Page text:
Players: Daryl Wein (DIR), Greta Gerwig, Joel Kinnaman, Zoe Lister Jones, Bill Pullman, Debra Winger
I recently read a review where someone chastised the recent glut of indie filmmaking as subjecting audiences to ‘drowning in a culture of quirk’. And to some extent this rings true. Quite a lot of films these days brand themselves on being hip and cool and counterculture, perhaps without considering what that really is or just trying too hard to be.
Lola Versus could be accused of being one of those films. The female protagonist Lola (Greta Gerwig) is having an existential crisis. She’s still obsessed with her ex-fiancée Luke (Joel Kinnaman), sleeping with his best friend Henry as well as a weird salmon guy who designs prisons and has a monster dick. (Her words, not mine) and just wants so badly to figure out who she is. Nothing embodies the notion of #whitegirlproblems as much as the ‘anti-heroine’ who must cancel her destination wedding to Peru to choose between three guys and ponder her heartbreaking situation whilst partying her way through New York. Gosh her life really does suck. Plus the choice of who she should be with is clear as soon as her douchebag but deliciously good-looking fiancée appears on the screen (yes Joel Kinnaman I’m looking at you). So she spends the entire narrative drunkenly, highly and sullenly bemoaning her way through a series of mishaps and fuck-ups, until she’s finally told to sort her life out. So she does some therapy, some yoga and detoxing until she discovers she really needs to focus on ‘her’ now.
The film attempts to have heart and honesty, looking at seemingly unglamorous people who smoke weed and make mistakes and are about to turn 30 and really don’t have their shit together, but it still feel superficial and glossy and like nothing one can actually relate to.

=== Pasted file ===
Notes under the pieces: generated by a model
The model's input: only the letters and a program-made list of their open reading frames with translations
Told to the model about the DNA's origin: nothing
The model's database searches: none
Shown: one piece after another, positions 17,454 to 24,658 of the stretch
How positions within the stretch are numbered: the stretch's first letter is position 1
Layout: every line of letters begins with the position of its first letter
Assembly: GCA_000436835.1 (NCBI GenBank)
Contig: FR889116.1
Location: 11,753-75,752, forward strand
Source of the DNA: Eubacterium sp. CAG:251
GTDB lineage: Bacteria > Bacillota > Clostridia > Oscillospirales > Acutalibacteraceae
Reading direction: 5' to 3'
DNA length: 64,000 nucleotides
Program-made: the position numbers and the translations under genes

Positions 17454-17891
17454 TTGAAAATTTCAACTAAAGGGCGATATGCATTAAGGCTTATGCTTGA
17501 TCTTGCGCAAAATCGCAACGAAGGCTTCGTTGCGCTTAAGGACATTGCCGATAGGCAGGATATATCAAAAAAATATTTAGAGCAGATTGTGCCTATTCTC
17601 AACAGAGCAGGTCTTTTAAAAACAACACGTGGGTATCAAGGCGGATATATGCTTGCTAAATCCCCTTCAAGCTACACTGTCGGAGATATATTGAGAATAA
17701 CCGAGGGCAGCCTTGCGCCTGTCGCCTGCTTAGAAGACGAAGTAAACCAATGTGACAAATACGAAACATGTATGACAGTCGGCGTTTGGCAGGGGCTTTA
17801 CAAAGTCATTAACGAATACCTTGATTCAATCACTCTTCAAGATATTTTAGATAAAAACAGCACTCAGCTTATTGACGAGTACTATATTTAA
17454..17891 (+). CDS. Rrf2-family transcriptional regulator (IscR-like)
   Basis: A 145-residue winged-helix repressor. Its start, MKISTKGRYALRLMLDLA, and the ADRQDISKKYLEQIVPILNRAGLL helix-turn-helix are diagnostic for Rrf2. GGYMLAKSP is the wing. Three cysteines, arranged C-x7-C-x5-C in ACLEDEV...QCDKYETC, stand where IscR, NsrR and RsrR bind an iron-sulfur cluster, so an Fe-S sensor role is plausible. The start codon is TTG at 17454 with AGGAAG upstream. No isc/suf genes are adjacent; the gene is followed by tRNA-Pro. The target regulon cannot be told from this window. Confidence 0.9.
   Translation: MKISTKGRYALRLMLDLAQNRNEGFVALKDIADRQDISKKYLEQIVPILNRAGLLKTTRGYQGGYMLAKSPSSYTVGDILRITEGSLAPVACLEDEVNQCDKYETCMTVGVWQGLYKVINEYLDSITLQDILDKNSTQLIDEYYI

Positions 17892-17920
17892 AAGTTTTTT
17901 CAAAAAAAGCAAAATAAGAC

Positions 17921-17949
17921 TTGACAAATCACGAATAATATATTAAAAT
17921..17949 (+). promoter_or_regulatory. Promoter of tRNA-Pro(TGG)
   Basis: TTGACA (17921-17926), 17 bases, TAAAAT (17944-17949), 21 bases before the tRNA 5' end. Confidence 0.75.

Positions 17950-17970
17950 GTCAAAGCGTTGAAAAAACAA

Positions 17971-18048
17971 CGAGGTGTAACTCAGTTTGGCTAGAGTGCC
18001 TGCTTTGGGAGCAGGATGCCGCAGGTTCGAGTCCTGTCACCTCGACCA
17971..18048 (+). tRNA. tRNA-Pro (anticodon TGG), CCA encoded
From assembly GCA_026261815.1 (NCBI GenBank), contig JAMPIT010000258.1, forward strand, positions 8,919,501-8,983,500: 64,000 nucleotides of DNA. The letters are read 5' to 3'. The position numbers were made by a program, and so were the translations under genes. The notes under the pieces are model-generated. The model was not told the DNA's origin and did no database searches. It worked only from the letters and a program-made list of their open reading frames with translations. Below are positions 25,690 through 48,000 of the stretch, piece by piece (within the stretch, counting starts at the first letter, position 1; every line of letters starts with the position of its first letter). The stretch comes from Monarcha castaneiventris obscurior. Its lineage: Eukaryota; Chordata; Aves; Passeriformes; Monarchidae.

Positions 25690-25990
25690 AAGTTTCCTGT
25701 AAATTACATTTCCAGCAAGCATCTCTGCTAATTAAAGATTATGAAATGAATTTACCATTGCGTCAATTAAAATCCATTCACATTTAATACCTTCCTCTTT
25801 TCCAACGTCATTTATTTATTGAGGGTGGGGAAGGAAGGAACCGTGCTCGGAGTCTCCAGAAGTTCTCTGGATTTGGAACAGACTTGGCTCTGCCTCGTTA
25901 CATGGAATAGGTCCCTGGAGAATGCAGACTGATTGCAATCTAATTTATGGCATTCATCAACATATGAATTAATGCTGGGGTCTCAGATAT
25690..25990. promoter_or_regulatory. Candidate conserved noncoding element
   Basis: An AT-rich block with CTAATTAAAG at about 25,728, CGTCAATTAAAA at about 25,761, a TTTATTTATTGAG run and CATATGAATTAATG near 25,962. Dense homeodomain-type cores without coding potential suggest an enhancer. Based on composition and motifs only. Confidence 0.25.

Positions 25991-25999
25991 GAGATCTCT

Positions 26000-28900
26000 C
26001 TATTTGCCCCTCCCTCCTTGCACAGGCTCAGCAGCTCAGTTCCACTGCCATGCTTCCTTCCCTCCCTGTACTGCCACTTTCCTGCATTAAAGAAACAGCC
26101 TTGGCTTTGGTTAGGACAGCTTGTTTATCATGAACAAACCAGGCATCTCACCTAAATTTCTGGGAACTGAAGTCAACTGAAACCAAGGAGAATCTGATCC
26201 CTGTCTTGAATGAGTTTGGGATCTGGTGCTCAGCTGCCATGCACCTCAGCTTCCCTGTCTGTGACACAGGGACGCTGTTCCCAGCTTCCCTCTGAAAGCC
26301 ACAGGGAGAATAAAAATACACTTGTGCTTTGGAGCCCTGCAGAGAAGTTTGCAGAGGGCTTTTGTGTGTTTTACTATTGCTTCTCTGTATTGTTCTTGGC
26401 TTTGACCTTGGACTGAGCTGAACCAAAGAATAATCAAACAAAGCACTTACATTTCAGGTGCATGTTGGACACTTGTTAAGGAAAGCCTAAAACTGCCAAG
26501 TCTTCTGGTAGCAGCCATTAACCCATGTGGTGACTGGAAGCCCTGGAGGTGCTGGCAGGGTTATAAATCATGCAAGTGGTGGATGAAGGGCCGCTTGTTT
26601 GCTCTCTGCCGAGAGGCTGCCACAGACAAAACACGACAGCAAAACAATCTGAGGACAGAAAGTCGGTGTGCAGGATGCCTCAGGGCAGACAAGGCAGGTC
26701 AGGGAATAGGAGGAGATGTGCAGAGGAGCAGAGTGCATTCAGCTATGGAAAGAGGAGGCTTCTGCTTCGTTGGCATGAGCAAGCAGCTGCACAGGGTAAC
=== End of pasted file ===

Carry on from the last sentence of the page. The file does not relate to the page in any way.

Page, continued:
First let me get it out of my system how annoying these tropes of quirkiness have become in films. The four main characters live in New York and all indulge in artsy careers that don’t really seem to take up much time and yet fund hedonistic lifestyles and achingly cool apartments. Lola is a PhD student and writer who studies French poetry, her fiancée is an artist, her best friend an actress and her fiancée’s best friend is in a band. They’re so ‘indie scene’ it’s actually generic. What’s worse the characters, for all their zippy, random charm and heart-melting smiles (yes Joel Kinnaman, I’m still looking at you) are pretty self-absorbed.
For me, the issues lies in the fact it wants so much to be anti-traditionalist and bucking the trends of the romantic comedy genre where the guy gets the girls and everything is dandy in the end but just instead it ends up being a bit meandering, aimless and frustrating. The fact that they’re all rather unsympathetic doesn’t help any.
It seems that the broad intent of Lola Versus, trying to take an honest look at life and love in the big city, parallels what Lena Dunham is doing with the new HBO series Girls, just with less clarity and hilarity. Lola is seeking identity and meaning, finding her purpose in life outside of a relationship, but as much as it should feel like a hoorah when she decides to take control of her life and reject Luke in favour of herself it lacks verity and believability.
Beneath the obscuring layer of idiosyncrasy and whimsicality this film has coated itself in lies some funny dialogue and enough warmth and tenderness to stick with it for all of its 90 minutes, due to some endearing and engaging performances from the cast. But for all its intended profundity and reassurance of existential anxiety one can’t help but feel that rather than being refreshing it’s tiresomely familiar.
A well-trodden path that does indeed drown itself in an excessive dose of quirk.